Risks, risk mitigation and contingency planning






Full text



27 See section on financial resources and management. 28 See http://globalvaccinesummit.org/.

9.1 The Polio Eradication & Endgame Strategic Plan 2013-2018 has been designed to achieve polio eradication taking into account the specific challenges of each of the four major

objectives. Unexpected factors and external risks can delay or undermine the GPEI’s ability to achieve the Plan’s objectives. Recognizing risks, identifying mitigation options and articulating contingency plans enhance the GPEI’s ability to rapidly react to problems.

9.2 Six major forward-looking risks have been identified under two headings:

Input risks

1. Insufficient funding

2. Inability to recruit and retain the right people 3. Insufficient supply of appropriate vaccines

Implementation risks

4. Inability to operate in areas of insecurity 5. Decline in political and/or social will 6. Lack of accountability for quality activities


9.3 Risk: All activities in this Plan must be funded, sufficiently in advance to allow implementation as scheduled and at a high standard. As outlined in Section 10.3, the GPEI projects a financial requirement of US$ 5.5 billion for the 2013-2018 period.27

The larger the gap in financing, the more planned activities would need to be cut and the higher the risks of failure to complete eradication.

9.4 Risk-mitigation activities: To secure full funding, donors must have confidence that the GPEI will deliver and that the benefits of a polio-free world are worth the investment. Donor input has been incorporated into the GPEI strategy on an ongoing basis. In addition to traditional funders, innovative finance mechanisms and alternative sources of funding – including new donors – are being explored as part of the ongoing resource mobilization effort. Emphasis is being placed on upfront long-term commitments to provide greater certainty on the likelihood of full GPEI funding. Over time, if funding gaps appear, new opportunities for fundraising from traditional and non-traditional donors and other sources will be explored.

9.5 Multiple options are currently being developed to ensure a robust cross-agency resource mobilization effort following the Global Vaccine Summit28 in Abu Dhabi in April 2013,

to help operationalize funding commitments and fill any funding gaps. By mid-June, 2013, new resource mobilization structures are expected to be in place to guide and drive the post-Vaccine Summit fundraising effort.


ez Alt




9.6 Of equal importance is the careful stewardship of raised funds, active cost management and continued transparency with donors. Continuous improvement related to the GPEI’s operations will be critical, particularly as vaccine and vaccination approaches evolve between 2013 and 2018. The GPEI will also maintain an increased level of transparency with key constituents – including donors – on the sources and uses of funds and how to manage deviations in either. 9.7 Contingencies: Without the necessary donor confidence and funding, the programme will not reach eradication in the planned timeframe and its focus and activities will necessarily be narrowed in relation to the size of the funding gap. If extreme, this restriction could occasion the paring back of activities, according to a predetermined GPEI priority scheme. This mandates the list of top five priorities that the GPEI strives most to protect: core staff, the Surveillance and Laboratory Network, endemic country SIAs, outbreak response and high-risk/other country SIAs. All other programme aspects would risk being cut.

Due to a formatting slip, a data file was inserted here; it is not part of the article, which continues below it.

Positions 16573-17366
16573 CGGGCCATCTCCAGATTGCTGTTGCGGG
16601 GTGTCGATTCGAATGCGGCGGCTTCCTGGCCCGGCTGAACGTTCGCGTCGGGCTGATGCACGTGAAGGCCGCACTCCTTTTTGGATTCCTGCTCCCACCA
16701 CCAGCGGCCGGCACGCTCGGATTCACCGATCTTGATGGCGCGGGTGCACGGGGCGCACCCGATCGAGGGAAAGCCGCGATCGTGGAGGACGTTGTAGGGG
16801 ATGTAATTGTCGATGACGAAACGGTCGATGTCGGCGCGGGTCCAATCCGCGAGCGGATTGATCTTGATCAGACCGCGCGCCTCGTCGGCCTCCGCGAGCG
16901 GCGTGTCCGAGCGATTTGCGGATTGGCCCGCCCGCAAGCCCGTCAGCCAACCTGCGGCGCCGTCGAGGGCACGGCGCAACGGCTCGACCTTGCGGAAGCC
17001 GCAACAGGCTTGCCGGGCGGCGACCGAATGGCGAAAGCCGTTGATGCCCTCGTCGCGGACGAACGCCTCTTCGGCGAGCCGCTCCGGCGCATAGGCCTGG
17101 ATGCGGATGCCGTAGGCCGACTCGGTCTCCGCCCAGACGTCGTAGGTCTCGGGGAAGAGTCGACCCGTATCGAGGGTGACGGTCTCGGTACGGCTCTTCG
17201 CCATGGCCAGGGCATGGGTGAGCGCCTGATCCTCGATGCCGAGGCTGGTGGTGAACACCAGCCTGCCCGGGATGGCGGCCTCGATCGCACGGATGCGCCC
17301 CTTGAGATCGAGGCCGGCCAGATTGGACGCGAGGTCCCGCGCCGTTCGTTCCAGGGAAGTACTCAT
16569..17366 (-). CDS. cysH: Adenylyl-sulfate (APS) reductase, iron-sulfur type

9.8 Risk: Individuals with technical expertise, management skills and the ability to navigate the local, social and political dynamics are necessary for eradication completion. Quality

will suffer without these individuals. Talent shortages have already been experienced. In addition, as the end-2014 projected date for WPV interruption approaches, the risk of turnover increases, as individuals seek alternative opportunities, assuming polio activities will be wound down, as does the risk of perverse incentives for the polio workforce not to complete eradication.

9.9 Risk-mitigation activities: First, the GPEI will systematically evaluate the consultants and the Stop Transmission Of Polio (STOP) team29 resources and focus on retaining

the highest performers. Second, the programme will recruit with a long-term mindset, reminding current and potential staff that they have an opportunity to secure longer-term employment, particularly under future legacy arrangements. Third, the GPEI will undertake a new recruitment drive to establish a global roster for key skill sets.

9.10 Contingencies: In very limited cases, the GPEI will consider more extreme measures to get the right people in the right places. These measures will include increased compensation and/or incentives to get the most talented staff to work in challenging geographies.

Similarly, international staff could be reallocated to difficult areas. In addition, outsourcing will be considered.


9.11 Risk: Owing to a variety of factors that include the need to respond rapidly to changing epidemiology, periodic vaccine supply shortages have been experienced, threatening and, in some cases, causing programmatic disruptions. In 2012, unanticipated cVDPV type 2 outbreaks in Somalia, Kenya and Chad required unexpected (and urgent) demand for tOPV.


9. RISKS Additionally, the delisting of WHO prequalified bOPV and tOPV products from two major

OPV suppliers contributed to an overall global shortage of OPV in 2012.

9.12 Risk-mitigation activities: For the tOPV-bOPV switch, the GPEI will bring in new suppliers, continue to support the possible re-entry of delisted products and maintain

production (avoiding shutdowns) to ensure sufficient supply. To incentivize reliable production and supply, the programme will offer longer-term production contracts through 2016 and prioritize support to national manufacturers to ensure all countries have access to bOPV in advance of OPV2 withdrawal.